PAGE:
for Better Golf: Cure your slice
Editor's note: This is the last in a series of
five columns on common golf problems.
By Josh Perry
July 23, 2008 | Getting rid of a slice in your golf
swing is not easy. But there are some things that you
can practice on to help minimize or get rid of your
slice altogether. This won't usually happen in a day,
so be prepared to practice these tips on the driving
range as well as on the course.
One way to help if your swing is causing the problem
is to have someone watch you hit a few balls. The tendency
for people who hit a slice is to take the club head
inside on their back swing and outside on their follow-through.
This is called an in-and-out swing. Having someone watch
for this will help you know if this is what is causing
you to hit the ball the way you do. If this is your
problem, try stepping away from your ball and take a
few slow practice swings trying to keep your club head
on the same path on your backswing as well as on your
follow-through. This is easier with someone watching
you, making sure you are keeping your swing on that
path. Setting up a mirror behind you so you can see
for yourself is another way of doing this. After practicing
this for about 20 practice swings, try stepping up and
hitting a ball doing that same swing. Remember that
you don't have to swing at full speed. Slow your swing
down and make sure you are replicating that same path
swing when hitting a ball.
A lot of times when people are hitting a slice it
is sometimes due to their grip on the club. First of
all, if your knuckles are white when gripping onto the
club then you are gripping it too tight. People who
slice usually have grip that is too strong. What I mean
by this is that, if right-handed, the person's fingers
are on top of the club so that when they address the
ball with the club, the right hand knuckles are facing
up toward the face. With a good grip, the palms of your
hands should run parallel with your club shaft to the
ground. Your knuckles on both hands should be facing
outward. Your right thumb should be the only thing fully
visible to you when you're addressing the ball.
Foot placement is another way to send a ball flying
out of control. For slicers, their feet do not usually
run parallel with the ball to the intended target at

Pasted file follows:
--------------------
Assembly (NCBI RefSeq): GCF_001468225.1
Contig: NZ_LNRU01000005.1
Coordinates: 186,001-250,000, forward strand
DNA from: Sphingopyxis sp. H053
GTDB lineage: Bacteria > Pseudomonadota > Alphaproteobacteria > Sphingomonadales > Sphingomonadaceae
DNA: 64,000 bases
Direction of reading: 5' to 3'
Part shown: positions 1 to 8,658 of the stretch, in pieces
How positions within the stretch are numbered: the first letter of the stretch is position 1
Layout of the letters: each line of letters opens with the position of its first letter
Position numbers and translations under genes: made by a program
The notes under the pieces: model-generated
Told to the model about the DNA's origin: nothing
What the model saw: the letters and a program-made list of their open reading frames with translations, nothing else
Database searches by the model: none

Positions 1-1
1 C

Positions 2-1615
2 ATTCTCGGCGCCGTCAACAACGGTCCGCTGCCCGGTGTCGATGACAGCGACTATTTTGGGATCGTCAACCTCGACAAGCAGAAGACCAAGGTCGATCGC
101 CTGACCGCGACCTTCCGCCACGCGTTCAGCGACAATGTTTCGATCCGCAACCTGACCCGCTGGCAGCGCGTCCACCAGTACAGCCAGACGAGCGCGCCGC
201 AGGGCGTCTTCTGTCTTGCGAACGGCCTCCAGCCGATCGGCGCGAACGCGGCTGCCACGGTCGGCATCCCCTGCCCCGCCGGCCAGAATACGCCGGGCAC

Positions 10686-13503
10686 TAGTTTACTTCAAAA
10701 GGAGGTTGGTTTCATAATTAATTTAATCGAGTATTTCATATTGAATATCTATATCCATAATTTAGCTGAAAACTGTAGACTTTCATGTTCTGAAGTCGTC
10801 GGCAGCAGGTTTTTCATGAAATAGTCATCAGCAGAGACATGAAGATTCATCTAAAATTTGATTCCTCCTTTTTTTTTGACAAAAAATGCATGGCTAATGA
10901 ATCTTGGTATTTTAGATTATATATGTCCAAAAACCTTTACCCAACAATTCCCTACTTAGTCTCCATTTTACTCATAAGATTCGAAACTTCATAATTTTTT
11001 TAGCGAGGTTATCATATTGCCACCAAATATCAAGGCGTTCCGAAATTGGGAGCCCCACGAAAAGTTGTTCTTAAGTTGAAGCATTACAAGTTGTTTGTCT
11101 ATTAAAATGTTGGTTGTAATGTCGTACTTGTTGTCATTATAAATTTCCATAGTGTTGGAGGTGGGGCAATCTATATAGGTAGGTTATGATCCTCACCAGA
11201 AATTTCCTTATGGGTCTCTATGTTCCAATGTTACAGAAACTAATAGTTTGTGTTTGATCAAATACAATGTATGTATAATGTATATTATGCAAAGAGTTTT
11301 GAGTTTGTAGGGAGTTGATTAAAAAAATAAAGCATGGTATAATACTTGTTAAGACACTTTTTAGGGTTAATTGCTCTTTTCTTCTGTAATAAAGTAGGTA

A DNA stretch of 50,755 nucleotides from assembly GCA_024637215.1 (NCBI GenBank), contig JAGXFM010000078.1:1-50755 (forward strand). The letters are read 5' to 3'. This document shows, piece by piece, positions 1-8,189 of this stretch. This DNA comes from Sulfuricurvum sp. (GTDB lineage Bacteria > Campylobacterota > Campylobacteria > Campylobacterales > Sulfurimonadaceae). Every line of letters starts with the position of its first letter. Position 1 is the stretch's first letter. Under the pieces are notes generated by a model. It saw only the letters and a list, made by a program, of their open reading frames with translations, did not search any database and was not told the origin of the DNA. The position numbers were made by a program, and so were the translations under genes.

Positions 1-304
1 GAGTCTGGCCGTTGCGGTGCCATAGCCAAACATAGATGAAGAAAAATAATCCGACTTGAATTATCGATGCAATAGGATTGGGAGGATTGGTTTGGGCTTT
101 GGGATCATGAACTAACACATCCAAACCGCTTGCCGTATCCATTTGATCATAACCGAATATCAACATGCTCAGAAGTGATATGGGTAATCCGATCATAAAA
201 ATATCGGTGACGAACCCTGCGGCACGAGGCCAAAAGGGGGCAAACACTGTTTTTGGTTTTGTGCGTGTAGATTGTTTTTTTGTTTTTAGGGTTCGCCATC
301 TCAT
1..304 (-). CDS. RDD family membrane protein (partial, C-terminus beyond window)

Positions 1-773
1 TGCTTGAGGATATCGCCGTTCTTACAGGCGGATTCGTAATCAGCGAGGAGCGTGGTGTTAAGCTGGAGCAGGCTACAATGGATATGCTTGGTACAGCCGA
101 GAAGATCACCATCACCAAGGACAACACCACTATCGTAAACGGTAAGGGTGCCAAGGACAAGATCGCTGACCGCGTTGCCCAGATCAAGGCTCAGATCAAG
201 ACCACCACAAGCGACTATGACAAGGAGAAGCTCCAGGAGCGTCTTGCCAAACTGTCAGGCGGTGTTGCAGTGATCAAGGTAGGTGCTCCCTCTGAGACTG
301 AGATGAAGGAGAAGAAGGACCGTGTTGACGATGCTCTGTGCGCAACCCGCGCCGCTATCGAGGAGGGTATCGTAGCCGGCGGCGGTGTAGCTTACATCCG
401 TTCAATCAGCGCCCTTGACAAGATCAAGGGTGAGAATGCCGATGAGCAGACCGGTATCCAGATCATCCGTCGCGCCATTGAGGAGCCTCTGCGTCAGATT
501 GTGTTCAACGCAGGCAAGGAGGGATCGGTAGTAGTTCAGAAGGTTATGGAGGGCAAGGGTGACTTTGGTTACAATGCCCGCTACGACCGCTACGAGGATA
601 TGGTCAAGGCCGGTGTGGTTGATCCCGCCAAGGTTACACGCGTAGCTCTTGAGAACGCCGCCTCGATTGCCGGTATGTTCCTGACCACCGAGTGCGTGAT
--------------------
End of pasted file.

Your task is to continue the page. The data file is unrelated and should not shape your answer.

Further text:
address. Most times the front foot is open to the target
at address. When stepping up to the ball like you're
going to hit it, take a look at your stance to see if
your front foot is pointing you to the left of your
target for a right hander. If you swing lefty, your
front foot would be a little right of the target. When
trying this at the range pick a target and take a club
and lay it down on the ground so that it is aimed right
at whatever you want to aim for. Line your feet up to
the club on the ground and hit a few balls. If you have
an open stance this will feel really different at first
but keep hitting balls. The tendency for people trying
new things with their swing is to think that it feels
too weird so they don't try it anymore. Most times people
don't hit the ball that well their first couple times
trying something new, but it will come.
One last thing to remember is to follow through with
your hips. When swinging, most people either come through
their swing too much with their hips causing a hook,
or cause the ball to move to the right because of not
following through enough, causing the hands to delay
coming through the ball. Your legs should start your
down swing and your hips and hands should move through
the swing around the same time. Practice doing this
without a ball and with a reduce swing. Take nice slow
swings and make sure that your hands, shoulders, and
hip all move through the swing at around the same time.
Make sure that when you come through the ball that you
are snapping your wrists.
Trying all of this at the driving range first will
help makes things a little easier on the golf course.
Don't be discouraged if there aren't immediate results.
Golf is a muscle memory sport so it may take a few days
at the driving range and on the course to feel comfortable
with the new adjustments and to see the changes in the
ball flight that every golfer wants to see.